Symbolism in When Lilacs Last in the Dooryard Bloom’d

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      The most striking poems, memorable for its powerful, beautiful and significant use of symbols, is When Lilacs Last in the Dooryard Bloom’d. In this poem, we witness a controlled symbolism involving the fallen western star, the perpetually blooming lilacs, the thrush warbling in the pines and cedars, the long black smoke trail of Lincoln’s funeral train. Whitman employed several symbols in a single poem, contributing to its total richness of meaning. Symbols grow and fluctuate in meaning as the poet communicates his perception to the reader.

      The symbols of lilac, the evening star and the hermit-thrush together stand for rebirth and resurrection. Whitman’s skillful use of these symbols helps recreate the sweeping drama of Lincoln’s death and the national mourning without mentioning the President’s death. The star symbolizes Lincoln, and each of the adjectives applied to the star-powerful, fallen, western - also applies to Lincoln. If the star is symbolic of President Lincoln, the cloud hiding the star is the symbol of his death.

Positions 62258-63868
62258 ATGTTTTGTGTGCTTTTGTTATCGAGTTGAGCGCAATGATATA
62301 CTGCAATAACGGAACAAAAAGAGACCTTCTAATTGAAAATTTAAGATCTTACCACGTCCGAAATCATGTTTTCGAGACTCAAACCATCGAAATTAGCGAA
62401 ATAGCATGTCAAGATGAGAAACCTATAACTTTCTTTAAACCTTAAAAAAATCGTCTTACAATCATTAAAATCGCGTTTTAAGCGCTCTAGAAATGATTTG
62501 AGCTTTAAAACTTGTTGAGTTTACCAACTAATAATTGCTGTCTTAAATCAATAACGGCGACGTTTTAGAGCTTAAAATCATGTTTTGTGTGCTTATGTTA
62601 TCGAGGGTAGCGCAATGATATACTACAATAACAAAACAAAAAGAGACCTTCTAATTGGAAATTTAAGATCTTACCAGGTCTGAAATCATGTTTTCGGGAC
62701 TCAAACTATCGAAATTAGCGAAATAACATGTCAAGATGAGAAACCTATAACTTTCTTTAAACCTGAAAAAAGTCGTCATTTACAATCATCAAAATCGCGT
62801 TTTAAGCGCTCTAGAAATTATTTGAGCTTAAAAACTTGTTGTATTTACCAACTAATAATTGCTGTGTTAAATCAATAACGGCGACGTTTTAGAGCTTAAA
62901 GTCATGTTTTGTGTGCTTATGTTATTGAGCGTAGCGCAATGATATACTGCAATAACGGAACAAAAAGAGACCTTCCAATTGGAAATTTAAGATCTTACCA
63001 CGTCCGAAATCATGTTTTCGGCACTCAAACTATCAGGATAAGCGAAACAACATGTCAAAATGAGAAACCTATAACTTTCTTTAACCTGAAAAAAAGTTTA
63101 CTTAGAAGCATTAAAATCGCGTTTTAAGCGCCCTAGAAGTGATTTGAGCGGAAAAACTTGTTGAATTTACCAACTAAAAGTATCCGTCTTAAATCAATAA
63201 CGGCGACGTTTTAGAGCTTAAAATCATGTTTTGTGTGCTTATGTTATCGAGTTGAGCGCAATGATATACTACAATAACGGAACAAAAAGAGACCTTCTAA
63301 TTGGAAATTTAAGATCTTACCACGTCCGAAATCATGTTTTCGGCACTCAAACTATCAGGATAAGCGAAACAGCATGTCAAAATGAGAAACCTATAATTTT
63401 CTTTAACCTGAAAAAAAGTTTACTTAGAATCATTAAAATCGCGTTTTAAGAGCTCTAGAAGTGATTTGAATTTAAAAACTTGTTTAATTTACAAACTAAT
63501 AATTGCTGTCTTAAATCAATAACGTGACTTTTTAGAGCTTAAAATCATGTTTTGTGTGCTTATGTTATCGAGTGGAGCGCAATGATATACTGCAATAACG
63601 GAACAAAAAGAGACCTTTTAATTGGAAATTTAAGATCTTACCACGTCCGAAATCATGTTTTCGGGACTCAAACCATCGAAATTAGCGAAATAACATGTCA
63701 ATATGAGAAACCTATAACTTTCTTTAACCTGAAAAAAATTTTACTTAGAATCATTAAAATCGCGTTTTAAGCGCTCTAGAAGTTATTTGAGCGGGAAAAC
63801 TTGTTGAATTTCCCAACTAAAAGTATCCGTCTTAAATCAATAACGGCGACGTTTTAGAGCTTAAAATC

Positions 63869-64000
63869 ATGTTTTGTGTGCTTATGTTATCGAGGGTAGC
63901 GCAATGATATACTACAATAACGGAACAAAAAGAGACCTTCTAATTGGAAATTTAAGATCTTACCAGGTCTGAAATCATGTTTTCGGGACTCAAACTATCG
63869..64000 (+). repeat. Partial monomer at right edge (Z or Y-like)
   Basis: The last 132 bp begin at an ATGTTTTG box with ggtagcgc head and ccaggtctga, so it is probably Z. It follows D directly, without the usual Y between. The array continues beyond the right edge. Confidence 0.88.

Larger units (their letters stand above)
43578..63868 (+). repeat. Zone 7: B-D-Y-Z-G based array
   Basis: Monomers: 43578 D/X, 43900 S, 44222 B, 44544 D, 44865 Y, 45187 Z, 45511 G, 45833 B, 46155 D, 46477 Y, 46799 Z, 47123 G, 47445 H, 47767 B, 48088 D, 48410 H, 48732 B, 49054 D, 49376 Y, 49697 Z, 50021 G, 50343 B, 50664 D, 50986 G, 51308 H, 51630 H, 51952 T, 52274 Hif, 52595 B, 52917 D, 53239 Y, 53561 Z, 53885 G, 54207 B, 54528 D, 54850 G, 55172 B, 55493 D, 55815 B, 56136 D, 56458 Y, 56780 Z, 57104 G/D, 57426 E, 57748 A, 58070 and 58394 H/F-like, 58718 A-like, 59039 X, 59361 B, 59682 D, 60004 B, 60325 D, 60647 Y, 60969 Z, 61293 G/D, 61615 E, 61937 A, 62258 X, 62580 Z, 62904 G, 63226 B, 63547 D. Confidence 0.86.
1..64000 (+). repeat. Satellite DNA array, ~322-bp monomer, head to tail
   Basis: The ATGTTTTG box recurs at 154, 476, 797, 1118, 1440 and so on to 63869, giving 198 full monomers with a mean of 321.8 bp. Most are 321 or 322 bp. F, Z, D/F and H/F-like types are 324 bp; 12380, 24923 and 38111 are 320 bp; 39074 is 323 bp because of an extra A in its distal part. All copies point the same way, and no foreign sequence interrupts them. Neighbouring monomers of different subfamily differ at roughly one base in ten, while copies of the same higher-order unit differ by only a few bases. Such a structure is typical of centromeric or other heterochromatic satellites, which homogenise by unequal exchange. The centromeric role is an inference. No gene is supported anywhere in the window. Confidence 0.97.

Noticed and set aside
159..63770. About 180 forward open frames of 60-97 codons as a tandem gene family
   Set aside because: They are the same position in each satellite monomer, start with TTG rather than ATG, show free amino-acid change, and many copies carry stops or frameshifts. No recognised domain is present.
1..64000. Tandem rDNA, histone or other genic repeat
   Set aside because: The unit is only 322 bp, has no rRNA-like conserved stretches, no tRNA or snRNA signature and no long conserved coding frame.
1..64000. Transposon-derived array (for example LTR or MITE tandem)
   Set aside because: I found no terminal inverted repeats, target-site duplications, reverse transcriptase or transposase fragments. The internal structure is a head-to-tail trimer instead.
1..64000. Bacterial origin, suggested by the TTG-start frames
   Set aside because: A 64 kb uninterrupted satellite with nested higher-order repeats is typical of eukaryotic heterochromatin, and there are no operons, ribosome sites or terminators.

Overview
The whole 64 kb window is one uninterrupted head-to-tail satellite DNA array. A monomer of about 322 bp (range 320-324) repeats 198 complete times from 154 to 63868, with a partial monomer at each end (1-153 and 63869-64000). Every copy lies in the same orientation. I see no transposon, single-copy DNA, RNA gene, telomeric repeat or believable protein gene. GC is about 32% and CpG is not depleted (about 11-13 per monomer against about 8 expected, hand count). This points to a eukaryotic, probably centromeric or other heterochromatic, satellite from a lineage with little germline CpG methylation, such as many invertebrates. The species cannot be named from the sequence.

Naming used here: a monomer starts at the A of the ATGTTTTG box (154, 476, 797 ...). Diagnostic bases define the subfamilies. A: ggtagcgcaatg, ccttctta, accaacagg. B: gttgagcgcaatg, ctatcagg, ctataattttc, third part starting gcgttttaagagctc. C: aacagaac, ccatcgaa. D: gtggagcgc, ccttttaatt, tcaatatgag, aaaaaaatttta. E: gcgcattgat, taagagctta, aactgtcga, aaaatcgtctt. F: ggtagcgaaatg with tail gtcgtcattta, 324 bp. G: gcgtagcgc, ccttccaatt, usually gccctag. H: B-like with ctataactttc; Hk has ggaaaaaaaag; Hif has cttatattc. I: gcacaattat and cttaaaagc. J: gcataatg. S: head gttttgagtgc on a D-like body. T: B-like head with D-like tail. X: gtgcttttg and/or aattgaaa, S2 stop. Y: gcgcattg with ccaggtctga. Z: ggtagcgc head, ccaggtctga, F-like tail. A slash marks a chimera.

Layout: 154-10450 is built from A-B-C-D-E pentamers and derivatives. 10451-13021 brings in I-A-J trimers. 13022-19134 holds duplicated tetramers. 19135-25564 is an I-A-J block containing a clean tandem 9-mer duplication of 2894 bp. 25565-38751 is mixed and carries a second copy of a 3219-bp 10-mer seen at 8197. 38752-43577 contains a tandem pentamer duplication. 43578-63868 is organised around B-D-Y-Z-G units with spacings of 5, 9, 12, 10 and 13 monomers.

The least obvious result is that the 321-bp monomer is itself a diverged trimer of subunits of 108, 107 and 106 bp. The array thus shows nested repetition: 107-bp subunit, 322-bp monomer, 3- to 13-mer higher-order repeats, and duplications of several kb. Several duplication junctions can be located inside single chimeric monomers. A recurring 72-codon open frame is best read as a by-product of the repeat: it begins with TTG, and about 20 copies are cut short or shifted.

The lilac bush is a symbol of life, love, or affection note its heart-shaped leaves; and the breaking of the twig is the beginning of a symbolic act of love. The lilac with its color and perfume also represents physical life. The hermit-thrush, through the song it sings, represents spiritual life. The thrush song is “Death’s outlet song of life” - a song celebrating death as an outlet or rebirth into the spiritual life. The journey of Lincoln’s coffin through the natural setting is symbolic of a journey through life; the passage through the mourning cities suggests a journey through death. The offering of a sprig of lilac symbolizes the bestowal of life on the dead, the gift of eternal spiritual life to the physically dead. The pictures to adorn Lincoln’s tomb will be from nature as well as the life of the thickly populated cities-symbolizing Lincoln’s breadth of vision and amplitude of soul. In the end, the lilac, the star and the bird twine together with the poet’s chant, to symbolize the true significance of death as a deliveress into immortality.

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